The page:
Your resume doesn’t have to be over the top to be competitive. In contrast, an overly creative resume can often work against you. A competitive resume is relevant, well-formatted, and communicates the most important information effectively. This is the ultimate guide to preparing a competitive resume to help you stand out.
Keep It Short
Your resume should fit onto a single page. If it’s longer, you are likely giving too much information. When you submit a multi-page resume, you risk the additional pages getting separated from the first page. This would leave the hiring manager with missing information. However, it is unlikely that the hiring manager would read a multi-page resume. They typically have a long list of candidates to sort through. So they don’t have time to read lengthy resumes.
Use a Reader-Friendly Format
Now that you know your resume will be on one page, your next step is to choose a format. There are two factors to consider: readability and visual appeal. Someone reading your resume for the first time should be able to scan the page and find the most important information quickly. When reading through your resume, the format should flow so that the information makes sense. For example, you could arrange your resume to follow a chronological order. This makes reading and comprehending the information easier.
In addition, take a step back and look at how the information is arranged on the page. People often shrink the font and cram everything onto a single page. This is just as bad as having a multi-page resume. The resume looks like a disorganized wall of text. Instead, use headers where the font is larger than the body text. Keep the font at 10-12 point. Use white space to create space around the different sections.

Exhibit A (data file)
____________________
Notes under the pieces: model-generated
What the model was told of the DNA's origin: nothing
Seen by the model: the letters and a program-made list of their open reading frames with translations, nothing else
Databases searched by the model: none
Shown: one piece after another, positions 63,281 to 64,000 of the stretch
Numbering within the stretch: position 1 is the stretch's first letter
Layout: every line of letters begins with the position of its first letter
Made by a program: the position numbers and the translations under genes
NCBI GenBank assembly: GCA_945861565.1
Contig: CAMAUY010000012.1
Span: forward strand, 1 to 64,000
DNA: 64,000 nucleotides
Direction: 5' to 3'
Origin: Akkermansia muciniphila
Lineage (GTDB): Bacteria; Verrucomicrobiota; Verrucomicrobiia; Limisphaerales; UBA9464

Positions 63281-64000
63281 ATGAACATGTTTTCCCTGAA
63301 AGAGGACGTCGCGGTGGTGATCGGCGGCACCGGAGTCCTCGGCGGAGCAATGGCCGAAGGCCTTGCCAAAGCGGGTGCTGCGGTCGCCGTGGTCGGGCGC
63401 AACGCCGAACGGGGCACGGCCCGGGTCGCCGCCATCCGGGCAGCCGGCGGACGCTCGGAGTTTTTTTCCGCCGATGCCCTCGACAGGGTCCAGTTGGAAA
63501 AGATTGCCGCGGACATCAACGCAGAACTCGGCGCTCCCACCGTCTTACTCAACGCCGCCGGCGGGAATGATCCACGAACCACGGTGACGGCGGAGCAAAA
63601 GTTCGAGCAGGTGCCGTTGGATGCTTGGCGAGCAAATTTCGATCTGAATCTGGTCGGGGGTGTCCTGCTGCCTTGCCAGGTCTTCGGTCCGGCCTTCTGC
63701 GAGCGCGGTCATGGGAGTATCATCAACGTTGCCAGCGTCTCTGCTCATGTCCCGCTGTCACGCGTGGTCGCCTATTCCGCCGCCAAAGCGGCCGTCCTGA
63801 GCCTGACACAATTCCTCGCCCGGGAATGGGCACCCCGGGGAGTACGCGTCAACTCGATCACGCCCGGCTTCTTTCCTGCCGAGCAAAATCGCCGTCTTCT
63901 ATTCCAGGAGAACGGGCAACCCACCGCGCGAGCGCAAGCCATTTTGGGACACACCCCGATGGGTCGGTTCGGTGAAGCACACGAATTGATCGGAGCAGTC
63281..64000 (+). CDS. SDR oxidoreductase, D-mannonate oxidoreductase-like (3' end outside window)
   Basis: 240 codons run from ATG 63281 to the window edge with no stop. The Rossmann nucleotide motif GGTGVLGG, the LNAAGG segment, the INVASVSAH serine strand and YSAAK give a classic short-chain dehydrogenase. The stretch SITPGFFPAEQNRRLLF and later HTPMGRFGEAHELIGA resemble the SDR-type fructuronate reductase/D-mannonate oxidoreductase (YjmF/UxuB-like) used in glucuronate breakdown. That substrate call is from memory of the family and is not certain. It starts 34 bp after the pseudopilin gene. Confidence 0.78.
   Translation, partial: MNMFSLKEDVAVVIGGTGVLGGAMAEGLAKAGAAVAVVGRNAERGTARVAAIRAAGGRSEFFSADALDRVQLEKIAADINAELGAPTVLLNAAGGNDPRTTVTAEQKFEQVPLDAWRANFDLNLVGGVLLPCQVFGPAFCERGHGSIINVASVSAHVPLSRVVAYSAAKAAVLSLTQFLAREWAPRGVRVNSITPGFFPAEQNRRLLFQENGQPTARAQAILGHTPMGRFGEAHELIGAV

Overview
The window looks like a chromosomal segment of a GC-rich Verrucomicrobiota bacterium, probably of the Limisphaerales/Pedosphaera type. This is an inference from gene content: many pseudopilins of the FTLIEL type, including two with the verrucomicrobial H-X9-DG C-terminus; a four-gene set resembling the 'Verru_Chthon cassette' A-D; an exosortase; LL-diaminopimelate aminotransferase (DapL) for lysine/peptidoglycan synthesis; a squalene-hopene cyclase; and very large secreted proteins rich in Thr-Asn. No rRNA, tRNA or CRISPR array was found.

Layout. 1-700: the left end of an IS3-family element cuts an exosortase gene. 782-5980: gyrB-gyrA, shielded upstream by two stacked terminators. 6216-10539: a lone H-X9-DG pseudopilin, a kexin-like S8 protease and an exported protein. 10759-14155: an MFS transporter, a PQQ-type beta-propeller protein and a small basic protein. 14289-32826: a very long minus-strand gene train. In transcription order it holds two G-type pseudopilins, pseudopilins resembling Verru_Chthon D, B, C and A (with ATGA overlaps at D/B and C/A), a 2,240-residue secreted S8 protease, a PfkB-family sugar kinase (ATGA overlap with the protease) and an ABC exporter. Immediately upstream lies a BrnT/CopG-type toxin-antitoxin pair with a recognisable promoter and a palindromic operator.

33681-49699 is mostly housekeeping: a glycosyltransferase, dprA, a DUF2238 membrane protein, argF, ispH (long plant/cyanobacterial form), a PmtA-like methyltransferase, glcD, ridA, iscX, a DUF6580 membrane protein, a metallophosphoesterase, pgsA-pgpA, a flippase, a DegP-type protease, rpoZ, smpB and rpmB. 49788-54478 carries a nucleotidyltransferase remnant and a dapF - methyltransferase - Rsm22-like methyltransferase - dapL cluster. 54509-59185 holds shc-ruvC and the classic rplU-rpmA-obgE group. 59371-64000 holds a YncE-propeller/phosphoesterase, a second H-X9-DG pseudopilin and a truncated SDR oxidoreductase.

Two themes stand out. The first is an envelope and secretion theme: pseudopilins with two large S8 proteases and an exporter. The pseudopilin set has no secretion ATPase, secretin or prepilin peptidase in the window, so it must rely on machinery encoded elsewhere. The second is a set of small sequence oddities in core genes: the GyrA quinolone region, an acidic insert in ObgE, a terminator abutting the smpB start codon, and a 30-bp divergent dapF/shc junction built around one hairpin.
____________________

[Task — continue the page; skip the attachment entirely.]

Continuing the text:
Customize to the Job
While you can have one master resume, you should customize each resume submission for each job application. There are two reasons for this. First, your resume should speak directly to the job you are applying for. Highlight your skills that are relevant to the position. Leave off anything that isn’t.
The second reason is that many companies use applicant screening systems. These services use an algorithm that scans your resume for relevancy. So, include keywords that are in the job description in your resume. Since every position description differs, you must tailor your resume for each submission. Otherwise, you risk your resume getting cut during the screening process.
Spend Time Proofing
Always spend a considerable amount of time proofing your resume. Spelling, punctuation, and grammar errors show that you lack attention to detail. Write your resume and then set it down. Come back in a day or two to proof it. Run it through proofing software like Grammarly. Read your resume out loud to identify awkwardly written sentences.
Make Your Resume Stand Out
Take the time to customize your resume for each application submission. By keeping it short and relevant, you communicate the most important information precisely and professionally. This will help you stand out as someone the hiring manager should contact for an interview.
Work with our knowledgeable team and write a competitive resume that will stand out.